Small Group Conclusions:
Relatio - Anglicus "B" - ENGLISH
Moderator: Em.mo Card. Wilfrid Fox NAPIER, O.F.M.
Relator: S.E. Mons. Diarmuid MARTIN
Of the Synodal Fathers members of the group: five were from Africa, seven from Asia, one each from Oceania, the United States of America and Europe. The uditores and a fraternal delegate contributed significantly to the reflection of the group.
In the first place, the group strongly felt that the Relatio ended up placing too much emphasis on the problems facing the family and did not stress sufficiently the need to provide an enthusiastic message which would encourage and inspire hope for those Christian families who despite many challenges and even failures - strive every day to live out faithfully and joyfully their mission and vocation within the Church and society.
The group proposed to add at the beginning of the Report — as was done in the Instrumentum Laboris - some paragraphs clearly stressing how the Word of God, and the beauty of the Gospel of Marriage, must be central to the entire focus of the Final Report of the Synod.
The group asked me to record explicitly its concern about some of the conclusions drawn in the Relatio, about its methodology, its complicated language (compounded by poor translation) and of the effects of its publication before it had been reviewed by the Synodal Fathers. Despite these difficulties the Group enthusiastically and profitably took up the discussion of the Relatio.
The task of the extraordinary Synod was to draw up a picture of the family and of the challenges facing the pastoral activity of the Church in today's complex and diverse world. Inevitably this meant that it would focus on problems and on some of the principal challenges which are of particular concern in the Church today.
However, the Report of the Synod should go beyond a mere focus on the problems and the pathology of marriage and the family. The group felt that it could well draw on the testimonies - and the language - of the lay men and women who addressed the Synod.
Many in the group felt that a young person reading the Relatio would if anything become even less enthusiastic about undertaking the challenging vocation of Christian matrimony. The Synod Report - and the Message - should direct itself towards young people, to help them understand and be attracted by the Christian vision of marriage and the family, in a world in which they are exposed to many contradictory visions.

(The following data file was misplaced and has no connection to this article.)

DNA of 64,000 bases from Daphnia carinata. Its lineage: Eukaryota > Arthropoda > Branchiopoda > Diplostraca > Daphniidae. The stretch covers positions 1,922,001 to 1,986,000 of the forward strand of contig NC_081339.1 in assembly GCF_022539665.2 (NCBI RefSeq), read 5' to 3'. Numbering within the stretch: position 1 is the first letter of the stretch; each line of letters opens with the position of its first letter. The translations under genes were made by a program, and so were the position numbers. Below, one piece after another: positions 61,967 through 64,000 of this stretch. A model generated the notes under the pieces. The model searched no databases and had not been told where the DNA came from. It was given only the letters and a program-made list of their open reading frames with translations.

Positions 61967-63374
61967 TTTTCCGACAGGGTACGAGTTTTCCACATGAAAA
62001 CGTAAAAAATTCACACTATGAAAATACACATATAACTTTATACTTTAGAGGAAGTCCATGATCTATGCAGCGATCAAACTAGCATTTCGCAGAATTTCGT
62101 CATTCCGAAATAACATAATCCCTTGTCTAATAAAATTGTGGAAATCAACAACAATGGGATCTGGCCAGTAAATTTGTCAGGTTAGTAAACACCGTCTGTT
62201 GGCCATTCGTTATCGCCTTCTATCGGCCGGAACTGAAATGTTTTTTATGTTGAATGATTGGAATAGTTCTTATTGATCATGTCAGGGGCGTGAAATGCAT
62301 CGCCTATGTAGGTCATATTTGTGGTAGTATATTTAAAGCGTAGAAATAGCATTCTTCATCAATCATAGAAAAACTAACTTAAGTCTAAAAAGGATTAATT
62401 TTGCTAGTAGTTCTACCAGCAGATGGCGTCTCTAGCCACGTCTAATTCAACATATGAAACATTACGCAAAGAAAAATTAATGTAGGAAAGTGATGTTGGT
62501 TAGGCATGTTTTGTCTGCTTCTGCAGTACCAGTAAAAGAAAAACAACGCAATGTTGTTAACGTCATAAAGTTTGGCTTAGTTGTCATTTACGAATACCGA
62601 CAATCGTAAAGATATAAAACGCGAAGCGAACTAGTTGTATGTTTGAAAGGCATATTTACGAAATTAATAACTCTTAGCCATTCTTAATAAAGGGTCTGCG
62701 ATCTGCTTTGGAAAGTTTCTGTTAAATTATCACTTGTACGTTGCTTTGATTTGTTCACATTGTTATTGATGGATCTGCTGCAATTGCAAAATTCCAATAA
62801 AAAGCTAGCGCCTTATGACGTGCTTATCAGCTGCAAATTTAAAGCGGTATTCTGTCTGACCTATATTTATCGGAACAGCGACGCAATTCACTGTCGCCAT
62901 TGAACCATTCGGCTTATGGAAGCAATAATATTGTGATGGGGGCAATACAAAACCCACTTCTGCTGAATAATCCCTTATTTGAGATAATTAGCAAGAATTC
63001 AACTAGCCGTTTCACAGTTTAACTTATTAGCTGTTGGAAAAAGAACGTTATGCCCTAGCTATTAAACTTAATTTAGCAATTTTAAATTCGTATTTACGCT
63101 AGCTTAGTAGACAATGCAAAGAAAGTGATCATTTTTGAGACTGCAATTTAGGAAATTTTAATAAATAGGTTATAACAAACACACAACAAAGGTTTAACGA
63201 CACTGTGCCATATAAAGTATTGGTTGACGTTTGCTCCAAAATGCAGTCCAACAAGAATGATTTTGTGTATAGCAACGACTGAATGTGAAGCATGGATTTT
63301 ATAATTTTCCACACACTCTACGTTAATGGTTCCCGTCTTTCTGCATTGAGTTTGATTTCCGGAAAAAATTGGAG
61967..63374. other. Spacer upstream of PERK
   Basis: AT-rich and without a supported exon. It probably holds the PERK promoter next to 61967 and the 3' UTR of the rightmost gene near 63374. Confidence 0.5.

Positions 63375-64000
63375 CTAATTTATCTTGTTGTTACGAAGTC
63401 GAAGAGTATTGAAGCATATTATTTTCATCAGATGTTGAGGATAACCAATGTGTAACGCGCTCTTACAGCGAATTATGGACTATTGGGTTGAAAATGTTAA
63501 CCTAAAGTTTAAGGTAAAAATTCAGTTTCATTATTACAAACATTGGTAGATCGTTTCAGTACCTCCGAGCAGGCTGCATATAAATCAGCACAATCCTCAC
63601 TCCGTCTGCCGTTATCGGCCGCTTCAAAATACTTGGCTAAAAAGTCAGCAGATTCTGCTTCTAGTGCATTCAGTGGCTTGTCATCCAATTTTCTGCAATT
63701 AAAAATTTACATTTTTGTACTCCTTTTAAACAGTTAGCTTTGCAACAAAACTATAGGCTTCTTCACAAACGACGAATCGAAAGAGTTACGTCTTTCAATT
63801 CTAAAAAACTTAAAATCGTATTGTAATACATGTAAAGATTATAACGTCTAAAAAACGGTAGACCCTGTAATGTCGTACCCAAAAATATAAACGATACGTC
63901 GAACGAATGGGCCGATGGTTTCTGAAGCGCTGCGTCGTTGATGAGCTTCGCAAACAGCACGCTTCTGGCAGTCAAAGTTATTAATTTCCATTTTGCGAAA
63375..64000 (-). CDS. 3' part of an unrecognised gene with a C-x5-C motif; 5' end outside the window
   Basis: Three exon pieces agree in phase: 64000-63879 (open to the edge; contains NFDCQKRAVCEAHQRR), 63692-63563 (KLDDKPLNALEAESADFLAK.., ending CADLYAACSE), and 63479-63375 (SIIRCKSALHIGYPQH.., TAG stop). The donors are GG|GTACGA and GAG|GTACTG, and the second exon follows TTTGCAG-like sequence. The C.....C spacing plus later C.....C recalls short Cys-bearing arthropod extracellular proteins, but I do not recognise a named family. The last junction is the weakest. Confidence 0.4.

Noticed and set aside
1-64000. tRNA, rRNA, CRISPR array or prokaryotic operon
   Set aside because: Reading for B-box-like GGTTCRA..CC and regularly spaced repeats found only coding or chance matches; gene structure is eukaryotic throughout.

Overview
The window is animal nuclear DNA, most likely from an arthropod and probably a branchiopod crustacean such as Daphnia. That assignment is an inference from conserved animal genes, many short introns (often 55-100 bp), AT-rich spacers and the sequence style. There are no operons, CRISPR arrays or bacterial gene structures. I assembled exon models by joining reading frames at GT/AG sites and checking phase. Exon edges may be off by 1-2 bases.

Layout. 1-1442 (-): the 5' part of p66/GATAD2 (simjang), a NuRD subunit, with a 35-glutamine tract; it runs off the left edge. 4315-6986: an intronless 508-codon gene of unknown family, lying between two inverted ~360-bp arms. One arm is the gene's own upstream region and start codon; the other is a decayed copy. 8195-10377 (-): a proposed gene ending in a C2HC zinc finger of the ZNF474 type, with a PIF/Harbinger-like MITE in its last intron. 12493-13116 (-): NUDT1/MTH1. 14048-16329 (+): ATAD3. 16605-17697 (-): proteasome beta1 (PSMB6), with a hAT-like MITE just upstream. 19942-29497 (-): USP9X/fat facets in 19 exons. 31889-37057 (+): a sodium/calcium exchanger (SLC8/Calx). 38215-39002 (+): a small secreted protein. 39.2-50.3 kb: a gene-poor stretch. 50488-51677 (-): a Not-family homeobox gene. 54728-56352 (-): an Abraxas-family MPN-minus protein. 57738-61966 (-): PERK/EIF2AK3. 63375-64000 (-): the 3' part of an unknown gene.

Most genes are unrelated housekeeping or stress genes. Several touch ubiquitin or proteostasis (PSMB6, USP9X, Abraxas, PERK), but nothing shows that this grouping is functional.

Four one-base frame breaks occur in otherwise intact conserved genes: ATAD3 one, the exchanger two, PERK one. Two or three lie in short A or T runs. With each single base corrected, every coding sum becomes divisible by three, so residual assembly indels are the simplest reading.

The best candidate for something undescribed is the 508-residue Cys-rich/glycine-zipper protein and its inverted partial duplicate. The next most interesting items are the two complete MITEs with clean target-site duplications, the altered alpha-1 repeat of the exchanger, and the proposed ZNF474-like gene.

It was felt that in the current situation of widespread cultural confusion about marriage and the family and the human suffering that this can bring, there is an urgent need for leadership in today's world and that such clear leadership can only come from the Church. Such leadership is an urgent part of the Church's service to contemporary society and a failure to give such witness would be to fail humanity.
Some members of the group stressed the need of pastors to recognize their own failures and their inadequacies in fostering support for families. The Church needs a radical renewal of its style of ministry to families. Marriage accompaniment is a lifelong task not limited to preparation for the wedding. It is a task which belongs within a broad faith itinerary and must encourage and foster family prayer.
The main thrust should be to encourage those who are committed and witness to the Christian ideal and who struggle day by day, with the help of God's grace to realize that ideal. This is important to stress as we move towards the Ordinary Session of the Synod of 2015 which is about "the vocation and mission of the family".
The Church must of course also reach out to the realities of those whose lives do not yet fully realize that ideal. The problems should not be allowed to steal the principal narrative, but neither should the narrative end up marginalizing or discouraging those are still struggling.
It is not primarily a question of producing new documents or of simply repeating the Church's teaching, but of reaching out and finding a language which can help the men and women and especially the young people of our time to open their hearts and minds to the Gospel of the Family, to understand it and to be attracted by it. This new language must dig deeper into the treasury of the faith and tradition of the Church and find ways of listening to the lived experience of faithful couples of their Sacrament of Matrimony.
The Church must teach with clarity, but must also, as one member of the group stressed, "have the courage to knock on forbidden doors". Very often when we find the courage to knock on forbidden doors what we discover surprises us: what we encounter inside is the loving presence of God which helps us to address the challenges of today, no longer on our terms, but in new ways which might otherwise have been unimaginable. Knocking on forbidden or unaccustomed doors involves risk and courage. Fear and anxiety of what we think are forbidden doors may mean excluding opening ourselves to the God who always surprises.